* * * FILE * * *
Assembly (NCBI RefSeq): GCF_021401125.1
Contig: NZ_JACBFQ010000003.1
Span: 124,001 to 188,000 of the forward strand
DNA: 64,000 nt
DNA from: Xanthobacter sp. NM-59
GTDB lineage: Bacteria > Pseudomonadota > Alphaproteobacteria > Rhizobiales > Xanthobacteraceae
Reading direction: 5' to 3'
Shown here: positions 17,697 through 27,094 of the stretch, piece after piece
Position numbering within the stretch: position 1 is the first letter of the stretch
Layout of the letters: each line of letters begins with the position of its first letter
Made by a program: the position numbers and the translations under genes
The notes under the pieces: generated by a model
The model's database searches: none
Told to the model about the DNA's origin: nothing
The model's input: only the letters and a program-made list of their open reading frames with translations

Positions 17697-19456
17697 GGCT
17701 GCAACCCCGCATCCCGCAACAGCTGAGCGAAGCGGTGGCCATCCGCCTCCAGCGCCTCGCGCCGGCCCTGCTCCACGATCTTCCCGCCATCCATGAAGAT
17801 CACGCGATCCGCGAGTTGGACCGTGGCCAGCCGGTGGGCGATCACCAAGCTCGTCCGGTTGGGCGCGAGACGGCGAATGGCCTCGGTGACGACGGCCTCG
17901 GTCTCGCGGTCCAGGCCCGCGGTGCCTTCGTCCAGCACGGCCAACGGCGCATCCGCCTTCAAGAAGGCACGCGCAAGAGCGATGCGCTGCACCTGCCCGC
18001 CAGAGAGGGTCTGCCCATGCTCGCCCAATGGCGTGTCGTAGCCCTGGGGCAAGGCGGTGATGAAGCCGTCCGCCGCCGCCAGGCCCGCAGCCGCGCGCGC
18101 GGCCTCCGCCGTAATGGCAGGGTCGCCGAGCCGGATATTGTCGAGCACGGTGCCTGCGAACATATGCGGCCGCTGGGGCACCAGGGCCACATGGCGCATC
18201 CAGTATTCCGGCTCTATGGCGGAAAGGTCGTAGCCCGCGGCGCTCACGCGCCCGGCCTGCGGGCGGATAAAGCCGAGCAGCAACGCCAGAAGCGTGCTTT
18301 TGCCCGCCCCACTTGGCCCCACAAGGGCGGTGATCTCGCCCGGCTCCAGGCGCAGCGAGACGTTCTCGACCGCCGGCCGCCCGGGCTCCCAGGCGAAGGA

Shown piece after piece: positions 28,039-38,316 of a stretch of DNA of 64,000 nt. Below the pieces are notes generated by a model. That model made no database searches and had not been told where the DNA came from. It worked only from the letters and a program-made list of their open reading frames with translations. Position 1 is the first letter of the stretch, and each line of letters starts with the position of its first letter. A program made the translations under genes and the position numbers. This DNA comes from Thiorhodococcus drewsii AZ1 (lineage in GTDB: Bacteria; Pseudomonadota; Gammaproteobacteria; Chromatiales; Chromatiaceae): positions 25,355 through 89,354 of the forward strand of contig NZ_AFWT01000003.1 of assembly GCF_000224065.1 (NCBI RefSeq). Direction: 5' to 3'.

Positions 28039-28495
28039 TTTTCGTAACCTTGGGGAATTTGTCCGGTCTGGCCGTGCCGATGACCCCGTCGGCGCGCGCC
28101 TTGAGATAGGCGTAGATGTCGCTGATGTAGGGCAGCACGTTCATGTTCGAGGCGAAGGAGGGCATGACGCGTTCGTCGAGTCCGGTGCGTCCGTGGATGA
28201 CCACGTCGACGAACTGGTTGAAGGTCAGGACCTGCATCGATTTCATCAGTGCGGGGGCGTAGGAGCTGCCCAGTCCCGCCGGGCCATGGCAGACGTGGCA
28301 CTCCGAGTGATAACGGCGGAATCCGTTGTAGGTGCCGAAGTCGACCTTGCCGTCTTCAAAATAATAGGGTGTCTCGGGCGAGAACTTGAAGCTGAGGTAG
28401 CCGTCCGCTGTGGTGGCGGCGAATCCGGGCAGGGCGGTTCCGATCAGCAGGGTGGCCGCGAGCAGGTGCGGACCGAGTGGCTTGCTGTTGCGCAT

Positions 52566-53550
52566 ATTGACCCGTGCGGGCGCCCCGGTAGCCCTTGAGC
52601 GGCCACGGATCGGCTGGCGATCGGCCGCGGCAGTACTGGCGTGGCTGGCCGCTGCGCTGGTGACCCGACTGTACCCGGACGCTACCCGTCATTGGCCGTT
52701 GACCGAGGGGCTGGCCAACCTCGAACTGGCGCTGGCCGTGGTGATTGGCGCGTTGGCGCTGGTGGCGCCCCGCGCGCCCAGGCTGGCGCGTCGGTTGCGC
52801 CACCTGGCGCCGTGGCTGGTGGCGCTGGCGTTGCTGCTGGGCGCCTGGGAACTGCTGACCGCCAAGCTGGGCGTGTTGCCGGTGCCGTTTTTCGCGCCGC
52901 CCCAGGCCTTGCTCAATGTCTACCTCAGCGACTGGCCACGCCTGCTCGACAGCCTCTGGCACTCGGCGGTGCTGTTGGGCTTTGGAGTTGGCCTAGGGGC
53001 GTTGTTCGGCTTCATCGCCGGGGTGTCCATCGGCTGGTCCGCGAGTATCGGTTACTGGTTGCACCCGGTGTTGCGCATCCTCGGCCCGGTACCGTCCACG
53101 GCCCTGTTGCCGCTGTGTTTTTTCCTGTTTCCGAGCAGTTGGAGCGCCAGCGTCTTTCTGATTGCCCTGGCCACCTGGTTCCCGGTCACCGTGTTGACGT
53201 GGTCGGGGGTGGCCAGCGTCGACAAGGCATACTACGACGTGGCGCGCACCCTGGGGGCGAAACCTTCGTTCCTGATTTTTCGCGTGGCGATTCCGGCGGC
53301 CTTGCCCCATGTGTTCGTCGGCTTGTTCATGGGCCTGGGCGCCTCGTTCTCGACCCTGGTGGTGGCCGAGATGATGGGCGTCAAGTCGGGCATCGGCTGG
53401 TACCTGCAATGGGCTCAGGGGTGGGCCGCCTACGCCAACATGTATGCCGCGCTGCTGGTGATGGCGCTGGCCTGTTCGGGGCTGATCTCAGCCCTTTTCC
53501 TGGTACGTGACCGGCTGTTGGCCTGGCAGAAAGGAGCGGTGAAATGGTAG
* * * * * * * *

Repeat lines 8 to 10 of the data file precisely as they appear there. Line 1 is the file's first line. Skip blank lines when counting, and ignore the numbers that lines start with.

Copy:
Shown here: positions 17,697 through 27,094 of the stretch, piece after piece
Position numbering within the stretch: position 1 is the first letter of the stretch
Layout of the letters: each line of letters begins with the position of its first letter